level up some UI chops

Principles of Strong Components

JavaScript projects start out fun. They begin with a full heart and an empty index.html. But things tend to get messy and unorganized in a hurry. Why does this happen?

A codebase is like a tower of bricks. Each meticulously placed and relying on the strength of those beneath it. Each intended to hold the entire weight of the rest of the tower. One of the main reasons rewrites eventually seem inevitable is because we’re not great at building bricks.

The last couple years have been incredible for the entire web dev community. We’re collectively on board with the idea that features should be built as a tree of components. Components are the primary building blocks (bricks) of our applications. They’re also a primary indicator of the health of a project. If you have great components, you’ve got a solid shot at keeping your project clean and simple - a state that helps you write new features rather than slows you to a crawl. You most likely don’t need to lock yourself in a supply closet for months to hack on that (super risky) rewrite. You probably just need better components.

Using the component() helper that comes with your preferred UI framework is a great start, but it’s not enough. There are principles that if followed can make your components useful, composable, maintainable, and reliable. If written well they can become productivity assets rather than a growing liability. So what makes a component strong?

bricks

A strong component:

1. is cut at the right boundaries

A component that tries to do too much is guaranteed to introduce too much complexity. One that does too little is hardly worth importing. Developing an intuition around component boundaries takes some time but is worth practicing. Don’t get paralyzed trying to get it perfect though either. It’s best to look at the mock/sketch/design and just build it as the first name that comes to mind. If you start feeling friction you can always adjust the boundaries or break it up into disparate components.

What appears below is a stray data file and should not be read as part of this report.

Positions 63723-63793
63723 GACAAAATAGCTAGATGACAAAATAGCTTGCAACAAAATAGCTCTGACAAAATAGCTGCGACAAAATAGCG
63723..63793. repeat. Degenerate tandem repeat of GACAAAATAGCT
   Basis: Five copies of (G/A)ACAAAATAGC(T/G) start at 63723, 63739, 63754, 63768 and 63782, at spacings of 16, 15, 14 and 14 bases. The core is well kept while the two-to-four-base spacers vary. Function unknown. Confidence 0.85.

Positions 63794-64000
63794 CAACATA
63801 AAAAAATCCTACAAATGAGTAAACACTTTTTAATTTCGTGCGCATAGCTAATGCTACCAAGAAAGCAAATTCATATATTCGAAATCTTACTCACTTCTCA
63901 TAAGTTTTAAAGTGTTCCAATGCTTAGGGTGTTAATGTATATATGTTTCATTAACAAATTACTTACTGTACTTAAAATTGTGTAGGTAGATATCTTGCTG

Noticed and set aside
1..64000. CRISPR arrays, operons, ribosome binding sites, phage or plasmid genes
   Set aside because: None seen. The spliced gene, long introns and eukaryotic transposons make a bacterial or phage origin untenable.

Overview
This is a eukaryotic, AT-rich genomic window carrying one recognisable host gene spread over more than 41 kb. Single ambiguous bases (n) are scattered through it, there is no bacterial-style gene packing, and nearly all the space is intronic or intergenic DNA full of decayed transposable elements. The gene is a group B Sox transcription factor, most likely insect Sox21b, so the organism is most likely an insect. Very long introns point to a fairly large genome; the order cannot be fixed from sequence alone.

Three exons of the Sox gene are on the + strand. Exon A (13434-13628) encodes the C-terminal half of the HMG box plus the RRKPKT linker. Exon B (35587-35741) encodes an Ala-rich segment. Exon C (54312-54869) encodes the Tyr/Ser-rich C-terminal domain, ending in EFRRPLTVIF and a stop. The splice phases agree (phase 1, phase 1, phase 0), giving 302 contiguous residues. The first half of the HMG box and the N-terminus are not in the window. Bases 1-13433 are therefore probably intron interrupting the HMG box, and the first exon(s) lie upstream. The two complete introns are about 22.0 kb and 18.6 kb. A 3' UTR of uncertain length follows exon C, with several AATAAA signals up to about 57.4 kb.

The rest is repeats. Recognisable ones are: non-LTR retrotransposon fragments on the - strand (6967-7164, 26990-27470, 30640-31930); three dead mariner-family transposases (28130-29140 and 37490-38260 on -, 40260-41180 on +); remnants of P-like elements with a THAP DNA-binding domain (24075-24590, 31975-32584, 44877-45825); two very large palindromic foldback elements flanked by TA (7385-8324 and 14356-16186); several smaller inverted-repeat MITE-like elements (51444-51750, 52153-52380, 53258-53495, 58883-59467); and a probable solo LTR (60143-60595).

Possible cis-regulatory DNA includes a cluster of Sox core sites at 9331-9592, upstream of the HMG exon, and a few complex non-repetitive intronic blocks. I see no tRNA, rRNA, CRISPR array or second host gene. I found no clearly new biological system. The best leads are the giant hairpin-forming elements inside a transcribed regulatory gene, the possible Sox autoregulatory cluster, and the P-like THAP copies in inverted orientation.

Some signs the boundary is too broad:

2. is easy to locate

When inspecting the DOM you should see the components as the elements, rather than a generic tag like <div/> with magic attributes.
For example you should see <Playlist/> instead of <div class="playlist" />.
This makes it easy to know which component you need to jump to and edit to make a change.
React (with dev tools) and Angular 2 do this by default. If you’re on Angular 1 you can write components for almost everything, and restrict any directives to elements (restrict: 'E').

The component’s name should also be fairly easy to guess correctly and find in the project.

3. contains all its parts

A strong component has its HTML and CSS collocated in the same file with its JavaScript. This brings enormous cognitive benefits.
From the psychological concept of chunking we learn that we can hold up to 6 or 7 related items in our working memory at a time.
If you have to reason about three different files (plus a directory to hold them) per component you’ll hit this limit pretty quick.